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Tax reform shouldn't be decided by a debate over branding

Too often, Donald Trump's opinion on an issue is shaped by whether he thinks an idea is on strong rhetorical footing.
The U.S. Capitol building stands at daybreak in Washington, D.C., on Dec. 11, 2015. (Photo by Drew Angerer/Bloomberg/Getty)
The U.S. Capitol building stands at daybreak in Washington, D.C., on Dec. 11, 2015.
With many Republican officials focusing attention on tax reform, the party is already divided over something called a border adjustment tax, which House Republican leaders support, but Senate Republicans hate. The provision, which would effectively impose a tax on imports, matters a great deal -- it's intended to help pay for the broader GOP goal of lower rates -- and some presidential leadership will be necessary to resolve the intra-party fight.With that in mind, it raised a few eyebrows when Donald Trump declared earlier this year, "Anytime I hear 'border adjustment,' I don't love it."That led many to believe the White House was, at best, skeptical of the idea, but that wasn't quite right. In this case, we needed to take Trump very literally: when he hears the words "border adjustment," he doesn't like it, not because he doubts the utility of the policy, but because he's uncomfortable with the phrase itself.This came up during Trump's interview yesterday with Fox Business' Maria Bartiromo:

BARTIROMO: How are you on the border adjustment tax? Have you decided?TRUMP: I haven't really wanted to talk about it. I have my own feelings. I don't like the word "adjustment." ... I don't like the term "border adjustment."BARTIROMO: Any tax at the border?TRUMP: Weak. Let's call it an import tax. Let's call it a reciprocal tax.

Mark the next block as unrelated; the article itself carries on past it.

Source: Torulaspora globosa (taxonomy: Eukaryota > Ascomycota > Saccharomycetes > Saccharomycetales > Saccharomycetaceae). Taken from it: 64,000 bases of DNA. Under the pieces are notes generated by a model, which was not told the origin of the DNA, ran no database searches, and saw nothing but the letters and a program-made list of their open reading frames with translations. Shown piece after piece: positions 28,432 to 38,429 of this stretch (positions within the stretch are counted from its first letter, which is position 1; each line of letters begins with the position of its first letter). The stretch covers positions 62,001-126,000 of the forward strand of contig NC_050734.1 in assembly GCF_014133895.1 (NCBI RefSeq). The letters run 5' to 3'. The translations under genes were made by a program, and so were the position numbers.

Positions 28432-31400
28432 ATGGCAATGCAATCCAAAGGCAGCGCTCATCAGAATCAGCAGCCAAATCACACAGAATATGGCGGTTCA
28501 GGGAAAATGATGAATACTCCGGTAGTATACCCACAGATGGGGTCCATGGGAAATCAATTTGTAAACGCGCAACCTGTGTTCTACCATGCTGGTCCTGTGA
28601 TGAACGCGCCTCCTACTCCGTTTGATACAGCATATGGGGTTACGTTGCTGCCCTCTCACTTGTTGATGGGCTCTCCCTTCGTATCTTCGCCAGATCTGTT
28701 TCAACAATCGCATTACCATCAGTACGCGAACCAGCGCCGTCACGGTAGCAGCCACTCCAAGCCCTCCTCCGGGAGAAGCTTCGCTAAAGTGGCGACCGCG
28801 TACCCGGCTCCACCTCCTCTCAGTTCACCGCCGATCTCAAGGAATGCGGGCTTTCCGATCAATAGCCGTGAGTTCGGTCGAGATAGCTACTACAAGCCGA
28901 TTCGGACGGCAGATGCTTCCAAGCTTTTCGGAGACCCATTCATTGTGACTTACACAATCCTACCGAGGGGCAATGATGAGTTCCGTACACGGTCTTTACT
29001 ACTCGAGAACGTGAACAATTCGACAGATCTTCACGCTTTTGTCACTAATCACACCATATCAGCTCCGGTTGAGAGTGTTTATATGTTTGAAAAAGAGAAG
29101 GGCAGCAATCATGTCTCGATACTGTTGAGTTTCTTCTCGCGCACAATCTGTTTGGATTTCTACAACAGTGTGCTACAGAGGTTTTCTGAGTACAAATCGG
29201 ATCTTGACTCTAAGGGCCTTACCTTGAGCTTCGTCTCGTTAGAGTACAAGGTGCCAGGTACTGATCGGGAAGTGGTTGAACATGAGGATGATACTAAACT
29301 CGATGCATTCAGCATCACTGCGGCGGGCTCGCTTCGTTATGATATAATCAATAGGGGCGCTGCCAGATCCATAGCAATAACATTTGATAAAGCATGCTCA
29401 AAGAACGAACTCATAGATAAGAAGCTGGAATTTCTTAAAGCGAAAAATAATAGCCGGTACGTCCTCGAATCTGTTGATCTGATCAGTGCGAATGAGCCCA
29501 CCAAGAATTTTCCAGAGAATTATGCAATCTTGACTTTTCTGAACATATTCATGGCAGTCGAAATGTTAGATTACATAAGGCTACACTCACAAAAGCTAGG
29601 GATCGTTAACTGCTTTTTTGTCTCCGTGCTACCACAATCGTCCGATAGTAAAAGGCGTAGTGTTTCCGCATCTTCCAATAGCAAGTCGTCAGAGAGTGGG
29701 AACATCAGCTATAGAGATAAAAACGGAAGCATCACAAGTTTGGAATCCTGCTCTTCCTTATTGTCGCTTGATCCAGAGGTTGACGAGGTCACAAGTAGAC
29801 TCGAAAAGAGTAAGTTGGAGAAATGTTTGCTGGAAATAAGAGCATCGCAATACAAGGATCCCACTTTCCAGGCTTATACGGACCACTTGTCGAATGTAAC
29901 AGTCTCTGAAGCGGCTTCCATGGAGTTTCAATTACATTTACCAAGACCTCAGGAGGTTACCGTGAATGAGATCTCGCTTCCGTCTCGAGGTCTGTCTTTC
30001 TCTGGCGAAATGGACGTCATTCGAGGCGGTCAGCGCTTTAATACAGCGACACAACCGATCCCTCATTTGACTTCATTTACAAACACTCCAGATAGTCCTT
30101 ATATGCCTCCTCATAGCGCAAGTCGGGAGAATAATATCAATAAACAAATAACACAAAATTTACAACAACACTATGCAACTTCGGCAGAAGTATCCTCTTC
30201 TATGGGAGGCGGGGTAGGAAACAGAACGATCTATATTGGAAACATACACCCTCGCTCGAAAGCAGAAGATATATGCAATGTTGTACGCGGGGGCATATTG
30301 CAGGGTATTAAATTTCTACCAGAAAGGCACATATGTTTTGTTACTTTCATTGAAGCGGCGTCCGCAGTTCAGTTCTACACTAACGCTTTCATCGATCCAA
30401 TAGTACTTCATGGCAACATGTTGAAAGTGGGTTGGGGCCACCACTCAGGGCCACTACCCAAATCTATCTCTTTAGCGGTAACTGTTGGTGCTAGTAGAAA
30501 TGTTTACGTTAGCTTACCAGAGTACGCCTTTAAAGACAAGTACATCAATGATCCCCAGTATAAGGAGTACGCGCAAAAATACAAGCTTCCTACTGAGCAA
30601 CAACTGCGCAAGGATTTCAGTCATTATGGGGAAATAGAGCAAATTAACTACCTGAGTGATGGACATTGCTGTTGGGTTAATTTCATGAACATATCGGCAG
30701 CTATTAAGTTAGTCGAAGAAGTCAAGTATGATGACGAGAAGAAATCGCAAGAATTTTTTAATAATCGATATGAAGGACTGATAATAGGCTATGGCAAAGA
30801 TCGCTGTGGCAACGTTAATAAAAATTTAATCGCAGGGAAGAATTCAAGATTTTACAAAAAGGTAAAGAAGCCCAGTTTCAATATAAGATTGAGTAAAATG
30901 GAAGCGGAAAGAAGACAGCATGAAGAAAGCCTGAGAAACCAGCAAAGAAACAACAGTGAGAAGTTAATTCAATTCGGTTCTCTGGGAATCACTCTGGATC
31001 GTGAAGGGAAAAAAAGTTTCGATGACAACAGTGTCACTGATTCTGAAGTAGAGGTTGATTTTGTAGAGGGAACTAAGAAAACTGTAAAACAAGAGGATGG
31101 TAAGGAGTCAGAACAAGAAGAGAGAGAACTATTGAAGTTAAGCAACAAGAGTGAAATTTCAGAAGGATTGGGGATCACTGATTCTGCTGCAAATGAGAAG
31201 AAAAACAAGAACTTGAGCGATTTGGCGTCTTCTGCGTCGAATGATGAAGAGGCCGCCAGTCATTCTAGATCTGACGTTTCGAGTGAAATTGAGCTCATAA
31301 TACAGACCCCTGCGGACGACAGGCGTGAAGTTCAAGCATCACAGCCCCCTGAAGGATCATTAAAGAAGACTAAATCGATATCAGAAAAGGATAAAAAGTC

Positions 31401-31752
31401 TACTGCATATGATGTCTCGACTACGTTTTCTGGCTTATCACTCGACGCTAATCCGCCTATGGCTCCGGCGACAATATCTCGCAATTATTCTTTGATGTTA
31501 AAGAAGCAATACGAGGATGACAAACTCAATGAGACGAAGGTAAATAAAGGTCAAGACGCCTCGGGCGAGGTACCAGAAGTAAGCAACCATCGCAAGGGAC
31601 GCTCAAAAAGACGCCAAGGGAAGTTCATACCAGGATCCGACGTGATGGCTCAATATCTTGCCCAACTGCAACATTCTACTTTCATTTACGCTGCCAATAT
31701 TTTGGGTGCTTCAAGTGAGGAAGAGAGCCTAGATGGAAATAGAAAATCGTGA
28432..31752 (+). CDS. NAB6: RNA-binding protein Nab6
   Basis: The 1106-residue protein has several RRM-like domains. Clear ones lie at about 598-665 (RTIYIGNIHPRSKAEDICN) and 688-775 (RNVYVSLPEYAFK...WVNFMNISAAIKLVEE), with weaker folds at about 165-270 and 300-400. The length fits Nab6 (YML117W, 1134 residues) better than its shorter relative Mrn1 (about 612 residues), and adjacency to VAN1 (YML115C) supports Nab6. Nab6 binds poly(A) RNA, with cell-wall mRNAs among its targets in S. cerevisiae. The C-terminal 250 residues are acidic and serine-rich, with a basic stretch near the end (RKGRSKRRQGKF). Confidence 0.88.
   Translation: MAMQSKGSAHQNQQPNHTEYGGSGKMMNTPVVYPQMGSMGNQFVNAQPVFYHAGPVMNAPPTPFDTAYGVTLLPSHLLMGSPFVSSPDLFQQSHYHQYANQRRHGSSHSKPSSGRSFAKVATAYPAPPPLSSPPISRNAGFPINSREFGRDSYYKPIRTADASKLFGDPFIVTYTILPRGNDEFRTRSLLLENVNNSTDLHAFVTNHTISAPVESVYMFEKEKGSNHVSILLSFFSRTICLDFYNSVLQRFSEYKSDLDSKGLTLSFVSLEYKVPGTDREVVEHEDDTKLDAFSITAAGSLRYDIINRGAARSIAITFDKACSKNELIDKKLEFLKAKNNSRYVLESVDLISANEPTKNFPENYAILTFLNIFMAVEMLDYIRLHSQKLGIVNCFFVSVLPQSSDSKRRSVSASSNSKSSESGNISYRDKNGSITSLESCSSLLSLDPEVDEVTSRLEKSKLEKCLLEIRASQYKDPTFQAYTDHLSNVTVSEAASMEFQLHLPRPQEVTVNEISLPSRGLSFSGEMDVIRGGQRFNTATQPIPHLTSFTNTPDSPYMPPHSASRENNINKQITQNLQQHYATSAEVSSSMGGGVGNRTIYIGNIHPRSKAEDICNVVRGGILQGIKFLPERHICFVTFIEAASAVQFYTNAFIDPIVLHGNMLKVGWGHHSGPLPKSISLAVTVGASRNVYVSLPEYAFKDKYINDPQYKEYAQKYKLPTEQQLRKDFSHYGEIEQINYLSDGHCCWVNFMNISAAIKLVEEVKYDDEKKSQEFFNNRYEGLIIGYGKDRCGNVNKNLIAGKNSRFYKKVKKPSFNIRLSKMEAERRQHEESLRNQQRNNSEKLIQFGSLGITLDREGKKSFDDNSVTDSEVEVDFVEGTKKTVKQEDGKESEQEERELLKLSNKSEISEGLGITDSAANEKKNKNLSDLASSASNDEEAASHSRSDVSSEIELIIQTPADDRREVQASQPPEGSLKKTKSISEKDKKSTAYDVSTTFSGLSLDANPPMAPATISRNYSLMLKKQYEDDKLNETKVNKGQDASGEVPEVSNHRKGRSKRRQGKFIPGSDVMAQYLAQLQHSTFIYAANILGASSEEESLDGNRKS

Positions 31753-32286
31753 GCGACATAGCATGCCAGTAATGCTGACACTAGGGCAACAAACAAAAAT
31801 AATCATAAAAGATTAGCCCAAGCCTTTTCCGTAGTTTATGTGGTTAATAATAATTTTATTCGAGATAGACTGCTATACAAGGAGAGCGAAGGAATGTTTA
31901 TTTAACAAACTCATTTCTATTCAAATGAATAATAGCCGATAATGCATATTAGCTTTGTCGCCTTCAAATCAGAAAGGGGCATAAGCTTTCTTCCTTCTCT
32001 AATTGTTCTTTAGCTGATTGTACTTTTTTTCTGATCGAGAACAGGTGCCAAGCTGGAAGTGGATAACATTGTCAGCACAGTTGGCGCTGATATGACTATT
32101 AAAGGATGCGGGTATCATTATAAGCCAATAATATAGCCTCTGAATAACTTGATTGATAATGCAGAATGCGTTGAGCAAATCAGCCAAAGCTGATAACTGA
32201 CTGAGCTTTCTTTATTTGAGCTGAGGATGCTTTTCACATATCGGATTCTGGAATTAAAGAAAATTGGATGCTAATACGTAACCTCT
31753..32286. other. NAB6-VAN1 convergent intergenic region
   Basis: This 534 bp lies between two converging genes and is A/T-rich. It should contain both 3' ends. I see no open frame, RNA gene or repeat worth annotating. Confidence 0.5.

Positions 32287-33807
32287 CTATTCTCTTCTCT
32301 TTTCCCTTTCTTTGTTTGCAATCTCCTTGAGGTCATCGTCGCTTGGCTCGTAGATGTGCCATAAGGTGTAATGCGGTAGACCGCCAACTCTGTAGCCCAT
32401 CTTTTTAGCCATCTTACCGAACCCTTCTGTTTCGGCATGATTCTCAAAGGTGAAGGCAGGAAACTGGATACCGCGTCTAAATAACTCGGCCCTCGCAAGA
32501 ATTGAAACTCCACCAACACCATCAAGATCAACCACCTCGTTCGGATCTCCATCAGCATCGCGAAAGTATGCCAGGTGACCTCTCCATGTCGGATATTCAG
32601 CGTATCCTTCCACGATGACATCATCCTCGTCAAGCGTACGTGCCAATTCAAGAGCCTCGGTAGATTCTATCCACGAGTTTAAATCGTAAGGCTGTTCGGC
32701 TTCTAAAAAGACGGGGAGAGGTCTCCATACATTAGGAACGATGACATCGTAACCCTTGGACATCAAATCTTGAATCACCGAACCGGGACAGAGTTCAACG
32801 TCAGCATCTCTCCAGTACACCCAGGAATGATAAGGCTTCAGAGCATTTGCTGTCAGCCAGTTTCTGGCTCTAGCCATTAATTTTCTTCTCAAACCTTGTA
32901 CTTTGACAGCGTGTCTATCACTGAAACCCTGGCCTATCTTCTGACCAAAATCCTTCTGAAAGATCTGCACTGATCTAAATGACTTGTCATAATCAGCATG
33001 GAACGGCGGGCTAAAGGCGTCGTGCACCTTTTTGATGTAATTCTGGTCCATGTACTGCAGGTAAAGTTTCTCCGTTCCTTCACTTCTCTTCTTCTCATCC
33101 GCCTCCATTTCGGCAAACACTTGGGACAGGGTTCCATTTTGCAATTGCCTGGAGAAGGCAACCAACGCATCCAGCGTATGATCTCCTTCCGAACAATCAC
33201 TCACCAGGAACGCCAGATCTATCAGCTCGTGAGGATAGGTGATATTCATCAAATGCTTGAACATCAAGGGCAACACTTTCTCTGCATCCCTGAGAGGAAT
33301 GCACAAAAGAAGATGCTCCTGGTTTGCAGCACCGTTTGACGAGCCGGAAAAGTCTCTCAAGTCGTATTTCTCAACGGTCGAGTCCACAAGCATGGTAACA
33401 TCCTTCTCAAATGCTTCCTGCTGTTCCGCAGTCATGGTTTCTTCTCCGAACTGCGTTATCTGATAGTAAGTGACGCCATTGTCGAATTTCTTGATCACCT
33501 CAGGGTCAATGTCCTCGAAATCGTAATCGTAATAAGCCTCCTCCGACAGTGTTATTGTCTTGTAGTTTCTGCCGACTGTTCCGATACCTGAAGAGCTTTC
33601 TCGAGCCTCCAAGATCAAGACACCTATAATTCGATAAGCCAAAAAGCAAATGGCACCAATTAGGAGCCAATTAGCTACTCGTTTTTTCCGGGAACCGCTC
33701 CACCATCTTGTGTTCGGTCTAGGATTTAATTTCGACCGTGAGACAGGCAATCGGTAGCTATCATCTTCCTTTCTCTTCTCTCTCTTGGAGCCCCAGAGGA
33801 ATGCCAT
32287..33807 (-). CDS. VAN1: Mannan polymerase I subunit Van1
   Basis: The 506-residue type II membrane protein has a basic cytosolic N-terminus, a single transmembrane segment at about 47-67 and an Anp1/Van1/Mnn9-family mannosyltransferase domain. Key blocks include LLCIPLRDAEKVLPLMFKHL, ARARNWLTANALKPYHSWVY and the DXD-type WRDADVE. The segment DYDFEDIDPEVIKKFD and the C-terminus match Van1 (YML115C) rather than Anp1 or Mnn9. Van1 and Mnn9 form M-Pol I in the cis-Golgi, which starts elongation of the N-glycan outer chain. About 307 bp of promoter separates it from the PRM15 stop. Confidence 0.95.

Asked about his policy position, Trump responded by talking about word-choice. He has opinions about the underlying idea, but his perspective is shaped by his concerns about which words might sound "weak."Trump might like the idea more if it were called something else.Slate's Jordan Weissmann had a good piece on this yesterday, noting, "Tax reform is in many ways just as complicated and politically unwieldly. And at the moment, the president isn't demonstrating any kind of firm grasp on the single topic that has defined the debate so far.... Trump's intellectual vacuum could end up swallowing his whole party's agenda."If this sounds at all familiar, there's a good reason for that. At one point in early March, Trump and House Speaker Paul Ryan spoke about the party's health care legislation, and the president said he had had a problem with the bill: Ryan had used the word "buckets" to describe the additional steps of reform that would follow the initial legislation. "I don't like that word buckets," Trump reportedly said, preferring "phases."The House Speaker obliged, but the anecdote was telling. As we discussed at the time, Trump's focus was on branding and sales pitches, not how American families' lives would be affected by the legislation he was purportedly eager to sign.At a recent meeting with private-sector leaders, Trump boasted, "I'm good at branding." That may be true, but is he good at anything else?